All university tour attendees are told to rub the bronze bust of former university president Ernest Hereford’s head for good luck. Research from the Progressive Student Union president collected over the past month suggests Hereford fostered a campus culture of racial intolerance.
“We don’t want a bunch of middle schoolers going up and rubbing the head of somebody that, ya know, might’ve possibly called them the N-word back in the day,” said Tyrin Prichett, College of Liberal Arts Senator, regarding the student body as a whole.
Hereford became president of the then named Arlington State College in 1949. He served as president until suffering a fatal heart attack in his office in 1958. Now, the University Center bears his name.
Mark Napieralski, the Progessive Student Union’s president, wrote a resolution to remove Hereford’s statue and name from the UC, he said. On Sept. 18, Napieralski asked in Student Senate’s open forum for senators to sponsor the legislation he had written. He also created a petition for students to sign for their support of the removals.
Napieralski said he spent several days researching archival material at the Central Library about Hereford and the campus culture of his tenure.
Prichett said he plans to sponsor the legislation because his African-American heritage and Napieralski’s research.
The archival materials Napieralski used were Hereford’s presidential papers, yearbook photos from the time period, stories in The Shorthorn and a book about the university’s history.
He said he found that during Hereford’s presidency, the Rebel mascot was adopted, the Confederate battle flag was made the school symbol, the Kampus Kadet Klub was a registered student organization and more.
At the time, Arlington State College was an all-white institution existing in a segregated south and part of the conservative A&M System, said Gerald Saxon, history associate professor and author of the book Napieralski researched.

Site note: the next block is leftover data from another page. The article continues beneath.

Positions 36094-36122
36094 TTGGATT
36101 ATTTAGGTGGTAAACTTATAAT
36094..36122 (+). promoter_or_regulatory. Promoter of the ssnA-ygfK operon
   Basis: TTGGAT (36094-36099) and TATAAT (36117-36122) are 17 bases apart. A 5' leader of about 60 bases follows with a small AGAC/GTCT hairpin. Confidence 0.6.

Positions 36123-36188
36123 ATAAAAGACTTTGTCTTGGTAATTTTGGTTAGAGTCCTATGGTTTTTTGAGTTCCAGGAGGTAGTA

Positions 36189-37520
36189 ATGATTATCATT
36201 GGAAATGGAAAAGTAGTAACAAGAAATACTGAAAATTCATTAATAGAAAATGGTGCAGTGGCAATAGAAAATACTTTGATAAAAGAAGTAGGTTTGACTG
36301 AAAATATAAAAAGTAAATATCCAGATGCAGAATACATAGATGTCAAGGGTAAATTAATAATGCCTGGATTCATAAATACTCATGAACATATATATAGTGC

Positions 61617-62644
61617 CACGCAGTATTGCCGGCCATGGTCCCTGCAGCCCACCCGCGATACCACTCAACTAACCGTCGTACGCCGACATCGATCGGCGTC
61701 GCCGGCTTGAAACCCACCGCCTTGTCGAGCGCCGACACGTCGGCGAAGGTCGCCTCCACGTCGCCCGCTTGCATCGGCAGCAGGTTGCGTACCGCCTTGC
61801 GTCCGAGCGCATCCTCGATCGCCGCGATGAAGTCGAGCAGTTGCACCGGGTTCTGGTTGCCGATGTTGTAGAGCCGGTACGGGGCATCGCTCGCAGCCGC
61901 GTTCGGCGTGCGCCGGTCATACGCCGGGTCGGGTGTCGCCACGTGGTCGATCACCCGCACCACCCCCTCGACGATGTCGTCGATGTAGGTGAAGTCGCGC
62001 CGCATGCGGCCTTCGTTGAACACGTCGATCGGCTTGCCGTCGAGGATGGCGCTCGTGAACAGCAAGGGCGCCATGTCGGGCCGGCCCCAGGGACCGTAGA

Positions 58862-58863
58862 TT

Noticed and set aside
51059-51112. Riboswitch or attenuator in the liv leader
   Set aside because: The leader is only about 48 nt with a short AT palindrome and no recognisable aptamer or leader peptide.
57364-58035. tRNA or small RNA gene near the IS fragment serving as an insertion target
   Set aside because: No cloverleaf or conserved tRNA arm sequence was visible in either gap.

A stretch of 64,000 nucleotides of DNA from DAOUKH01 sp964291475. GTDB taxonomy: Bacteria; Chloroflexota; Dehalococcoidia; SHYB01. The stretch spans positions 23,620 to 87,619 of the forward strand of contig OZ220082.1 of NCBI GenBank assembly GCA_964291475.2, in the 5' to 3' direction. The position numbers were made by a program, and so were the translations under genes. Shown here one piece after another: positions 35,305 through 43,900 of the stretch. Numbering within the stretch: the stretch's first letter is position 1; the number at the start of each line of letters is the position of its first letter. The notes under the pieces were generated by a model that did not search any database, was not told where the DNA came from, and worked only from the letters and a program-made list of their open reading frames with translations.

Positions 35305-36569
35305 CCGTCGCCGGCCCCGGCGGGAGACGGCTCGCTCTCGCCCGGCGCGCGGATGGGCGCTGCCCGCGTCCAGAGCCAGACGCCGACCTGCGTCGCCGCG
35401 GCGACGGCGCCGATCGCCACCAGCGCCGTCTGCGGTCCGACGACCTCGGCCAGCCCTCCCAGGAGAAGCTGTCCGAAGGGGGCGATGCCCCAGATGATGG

In 1951, Hereford put a group of veteran students in charge of choosing new mascot names. He thought the Blue Riders, the mascot at the time, didn’t invoke enough school spirit, according to Jim McClellan’s 1968 booklet “Old Times There Are Not Forgotten,” found in the UTA Libraries Special Collections.
The group selected two possible names — the Cadets or the Rebels. The entire student body voted for the mascot, and the majority decided to become the Rebels, according to Saxon’s book.
By 1952, the Confederate battle flag became the official banner of the college and “Dixie” the unofficial school song. The flag appeared on Student Government fliers, The Shorthorn’s printed newspapers, band uniforms, football jerseys and more.
These facts don’t point to Hereford directly, but as the chief administrator on campus he could have intervened to stop these things from happening, Napieralski said.
During homecoming week, called “Old South Week,” some campus groups held mock slave auctions and voted for a homecoming king and queen called “Mr. Johnny Reb” and “Miss Dixie Belle,” according to Saxon’s book.